Prince Charles meets Pope Francis at Vatican

In 2013, Melissa Villalobos’ placenta tore, causing unstoppable bleeding that threatened the life of her unborn child.

She prayed to Cardinal Newman and asked him to stop the bleeding, which she said happened immediately.

Pope Francis called on all Christians to adopt Cardinal Newman’s definition of someone of faith, which he described as being “kindly lights”.

Five people were made saints by Pope Francis on Sunday
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Five people were made saints by Pope Francis on Sunday

The cardinal is the first Englishman born since the 1600s to be canonised and the first British person to be made a saint in 43 years after 17th century Scottish martyr, John Ogilvie, was canonised in 1976.

Prince Charles, who will become head of the Church of England when he becomes king, said Cardinal Newman’s new status is “a cause of celebration not merely in the United Kingdom, and not merely for Catholics, but for all who cherish the values by which he was inspired”.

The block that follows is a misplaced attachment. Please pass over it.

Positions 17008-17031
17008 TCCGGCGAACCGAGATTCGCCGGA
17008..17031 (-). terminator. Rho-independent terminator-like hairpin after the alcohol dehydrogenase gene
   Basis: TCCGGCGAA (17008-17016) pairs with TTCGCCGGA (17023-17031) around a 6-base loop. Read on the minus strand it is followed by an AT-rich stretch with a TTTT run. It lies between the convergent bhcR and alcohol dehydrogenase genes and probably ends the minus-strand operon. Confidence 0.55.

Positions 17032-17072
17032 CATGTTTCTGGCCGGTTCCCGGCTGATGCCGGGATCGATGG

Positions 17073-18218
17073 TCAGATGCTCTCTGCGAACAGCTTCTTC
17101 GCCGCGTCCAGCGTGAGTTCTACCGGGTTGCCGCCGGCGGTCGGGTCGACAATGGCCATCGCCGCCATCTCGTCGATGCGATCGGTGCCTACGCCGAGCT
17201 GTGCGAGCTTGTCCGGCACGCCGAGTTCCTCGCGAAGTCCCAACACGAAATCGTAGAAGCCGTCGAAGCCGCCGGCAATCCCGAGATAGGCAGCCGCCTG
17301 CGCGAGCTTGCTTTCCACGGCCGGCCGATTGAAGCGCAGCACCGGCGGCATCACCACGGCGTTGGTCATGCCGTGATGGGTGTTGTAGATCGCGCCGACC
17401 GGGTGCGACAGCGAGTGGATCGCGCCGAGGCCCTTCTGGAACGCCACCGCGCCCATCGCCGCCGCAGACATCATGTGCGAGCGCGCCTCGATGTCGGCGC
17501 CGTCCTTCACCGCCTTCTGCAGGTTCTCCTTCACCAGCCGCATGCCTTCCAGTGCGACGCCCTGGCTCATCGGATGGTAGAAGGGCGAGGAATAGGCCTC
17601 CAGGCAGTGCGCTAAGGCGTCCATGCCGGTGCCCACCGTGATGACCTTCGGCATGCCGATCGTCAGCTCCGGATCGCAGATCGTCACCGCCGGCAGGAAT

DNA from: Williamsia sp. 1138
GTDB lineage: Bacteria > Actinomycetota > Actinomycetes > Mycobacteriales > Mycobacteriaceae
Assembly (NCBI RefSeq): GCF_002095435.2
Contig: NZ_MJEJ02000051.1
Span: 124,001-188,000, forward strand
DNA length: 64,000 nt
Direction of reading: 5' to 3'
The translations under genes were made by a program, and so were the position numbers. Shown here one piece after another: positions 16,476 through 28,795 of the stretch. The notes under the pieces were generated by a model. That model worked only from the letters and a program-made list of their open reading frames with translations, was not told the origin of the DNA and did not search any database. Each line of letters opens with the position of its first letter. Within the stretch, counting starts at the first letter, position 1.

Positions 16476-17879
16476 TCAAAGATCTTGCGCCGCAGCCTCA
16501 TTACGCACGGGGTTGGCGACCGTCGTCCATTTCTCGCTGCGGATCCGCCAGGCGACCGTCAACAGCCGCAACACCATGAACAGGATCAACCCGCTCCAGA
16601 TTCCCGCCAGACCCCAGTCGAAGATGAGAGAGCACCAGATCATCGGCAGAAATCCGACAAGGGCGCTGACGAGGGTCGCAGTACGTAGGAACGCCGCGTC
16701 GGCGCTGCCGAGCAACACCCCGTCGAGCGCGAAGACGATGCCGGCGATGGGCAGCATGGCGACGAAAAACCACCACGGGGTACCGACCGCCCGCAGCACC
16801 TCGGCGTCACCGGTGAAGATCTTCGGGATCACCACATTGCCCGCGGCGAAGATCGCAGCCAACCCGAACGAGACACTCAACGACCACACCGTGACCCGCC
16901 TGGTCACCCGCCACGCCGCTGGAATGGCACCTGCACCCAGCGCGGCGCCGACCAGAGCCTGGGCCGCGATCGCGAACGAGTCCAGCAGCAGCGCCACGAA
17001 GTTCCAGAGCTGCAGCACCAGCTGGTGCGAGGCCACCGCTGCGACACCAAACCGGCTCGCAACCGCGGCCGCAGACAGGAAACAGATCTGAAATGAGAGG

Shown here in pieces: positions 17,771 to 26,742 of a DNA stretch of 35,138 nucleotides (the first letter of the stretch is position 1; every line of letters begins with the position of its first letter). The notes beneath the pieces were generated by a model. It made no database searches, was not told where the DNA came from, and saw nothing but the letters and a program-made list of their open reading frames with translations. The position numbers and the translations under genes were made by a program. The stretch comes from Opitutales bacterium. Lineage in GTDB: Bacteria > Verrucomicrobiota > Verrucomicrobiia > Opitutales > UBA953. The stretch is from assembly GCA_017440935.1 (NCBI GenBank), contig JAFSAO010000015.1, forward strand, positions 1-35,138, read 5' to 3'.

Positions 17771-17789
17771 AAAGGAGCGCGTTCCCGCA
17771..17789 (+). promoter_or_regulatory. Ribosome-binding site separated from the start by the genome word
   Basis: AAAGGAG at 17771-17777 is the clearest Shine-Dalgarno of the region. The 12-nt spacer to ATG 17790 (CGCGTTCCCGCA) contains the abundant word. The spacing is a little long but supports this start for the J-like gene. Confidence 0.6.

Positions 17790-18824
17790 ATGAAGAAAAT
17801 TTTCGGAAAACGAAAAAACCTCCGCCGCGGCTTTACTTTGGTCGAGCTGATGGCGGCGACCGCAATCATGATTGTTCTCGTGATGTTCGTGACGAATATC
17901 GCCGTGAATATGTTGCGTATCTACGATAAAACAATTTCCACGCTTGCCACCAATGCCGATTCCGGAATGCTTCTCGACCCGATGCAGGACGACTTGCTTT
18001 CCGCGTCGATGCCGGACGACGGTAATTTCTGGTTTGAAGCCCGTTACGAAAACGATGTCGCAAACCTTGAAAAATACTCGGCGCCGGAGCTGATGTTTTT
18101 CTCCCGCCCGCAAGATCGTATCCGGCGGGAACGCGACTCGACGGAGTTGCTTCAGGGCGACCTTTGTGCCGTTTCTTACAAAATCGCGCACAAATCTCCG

The cardinal, who studied at Oxford University, was famed for his intellect and shocked Victorian society when he converted to Catholicism after becoming an Anglican priest eight years before.

Tens of thousands of people watched Pope Francis elevate the four women and one man to sainthood
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Tens of thousands of people watched Pope Francis elevate the four women and one man to sainthood